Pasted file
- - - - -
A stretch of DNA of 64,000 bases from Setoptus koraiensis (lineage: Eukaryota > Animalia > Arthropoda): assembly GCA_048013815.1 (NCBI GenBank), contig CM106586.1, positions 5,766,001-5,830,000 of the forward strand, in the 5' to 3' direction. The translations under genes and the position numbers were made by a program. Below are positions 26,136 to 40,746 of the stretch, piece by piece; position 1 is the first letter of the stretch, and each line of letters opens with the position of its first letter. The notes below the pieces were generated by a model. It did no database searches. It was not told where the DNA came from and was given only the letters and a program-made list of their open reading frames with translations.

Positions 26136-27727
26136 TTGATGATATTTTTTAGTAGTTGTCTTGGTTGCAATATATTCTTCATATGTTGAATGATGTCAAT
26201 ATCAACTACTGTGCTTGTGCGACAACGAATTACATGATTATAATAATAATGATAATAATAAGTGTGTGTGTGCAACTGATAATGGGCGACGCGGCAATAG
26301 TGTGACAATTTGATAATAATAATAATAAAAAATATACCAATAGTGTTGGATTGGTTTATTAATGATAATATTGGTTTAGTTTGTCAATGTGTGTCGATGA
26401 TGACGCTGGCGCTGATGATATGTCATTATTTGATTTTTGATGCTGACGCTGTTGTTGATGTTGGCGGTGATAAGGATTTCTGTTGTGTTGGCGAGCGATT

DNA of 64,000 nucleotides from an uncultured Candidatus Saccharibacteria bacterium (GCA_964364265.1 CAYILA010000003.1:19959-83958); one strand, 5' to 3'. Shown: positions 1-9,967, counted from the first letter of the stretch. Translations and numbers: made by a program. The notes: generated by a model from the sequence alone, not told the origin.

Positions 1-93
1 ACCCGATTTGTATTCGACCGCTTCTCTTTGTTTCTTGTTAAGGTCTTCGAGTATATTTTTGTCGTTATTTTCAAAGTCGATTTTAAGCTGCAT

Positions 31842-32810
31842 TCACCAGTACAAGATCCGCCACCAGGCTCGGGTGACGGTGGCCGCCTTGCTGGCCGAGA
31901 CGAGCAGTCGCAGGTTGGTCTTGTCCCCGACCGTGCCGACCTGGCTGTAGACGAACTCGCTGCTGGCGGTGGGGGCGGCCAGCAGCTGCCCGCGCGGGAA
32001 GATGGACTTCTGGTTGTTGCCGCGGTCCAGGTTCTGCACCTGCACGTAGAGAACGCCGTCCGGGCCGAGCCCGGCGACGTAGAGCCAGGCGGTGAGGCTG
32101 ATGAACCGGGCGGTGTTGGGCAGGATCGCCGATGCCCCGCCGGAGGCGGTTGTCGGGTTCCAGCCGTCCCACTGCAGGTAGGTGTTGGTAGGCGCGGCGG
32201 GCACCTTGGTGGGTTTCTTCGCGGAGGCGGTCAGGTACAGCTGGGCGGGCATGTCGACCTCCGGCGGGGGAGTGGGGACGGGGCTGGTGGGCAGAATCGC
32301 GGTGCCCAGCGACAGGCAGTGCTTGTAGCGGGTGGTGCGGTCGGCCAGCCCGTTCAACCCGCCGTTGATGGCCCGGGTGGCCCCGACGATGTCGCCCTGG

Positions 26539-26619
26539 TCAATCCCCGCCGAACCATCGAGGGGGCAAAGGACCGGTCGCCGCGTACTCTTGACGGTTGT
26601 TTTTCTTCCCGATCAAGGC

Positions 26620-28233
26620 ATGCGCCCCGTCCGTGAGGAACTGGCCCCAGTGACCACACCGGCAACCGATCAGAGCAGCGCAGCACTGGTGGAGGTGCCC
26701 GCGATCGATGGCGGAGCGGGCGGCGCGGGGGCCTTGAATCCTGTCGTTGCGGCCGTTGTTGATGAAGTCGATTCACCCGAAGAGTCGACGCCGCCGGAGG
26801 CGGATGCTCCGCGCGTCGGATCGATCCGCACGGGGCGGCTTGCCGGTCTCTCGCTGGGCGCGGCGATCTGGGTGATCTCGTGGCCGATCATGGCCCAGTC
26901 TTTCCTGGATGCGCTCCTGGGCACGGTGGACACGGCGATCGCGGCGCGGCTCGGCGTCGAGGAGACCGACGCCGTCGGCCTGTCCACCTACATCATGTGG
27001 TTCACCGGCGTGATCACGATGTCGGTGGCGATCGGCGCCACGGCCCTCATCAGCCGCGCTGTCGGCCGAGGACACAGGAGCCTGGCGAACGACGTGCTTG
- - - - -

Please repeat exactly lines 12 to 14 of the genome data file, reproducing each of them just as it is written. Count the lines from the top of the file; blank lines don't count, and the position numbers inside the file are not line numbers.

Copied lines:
31901 CGAGCAGTCGCAGGTTGGTCTTGTCCCCGACCGTGCCGACCTGGCTGTAGACGAACTCGCTGCTGGCGGTGGGGGCGGCCAGCAGCTGCCCGCGCGGGAA
32001 GATGGACTTCTGGTTGTTGCCGCGGTCCAGGTTCTGCACCTGCACGTAGAGAACGCCGTCCGGGCCGAGCCCGGCGACGTAGAGCCAGGCGGTGAGGCTG
32101 ATGAACCGGGCGGTGTTGGGCAGGATCGCCGATGCCCCGCCGGAGGCGGTTGTCGGGTTCCAGCCGTCCCACTGCAGGTAGGTGTTGGTAGGCGCGGCGG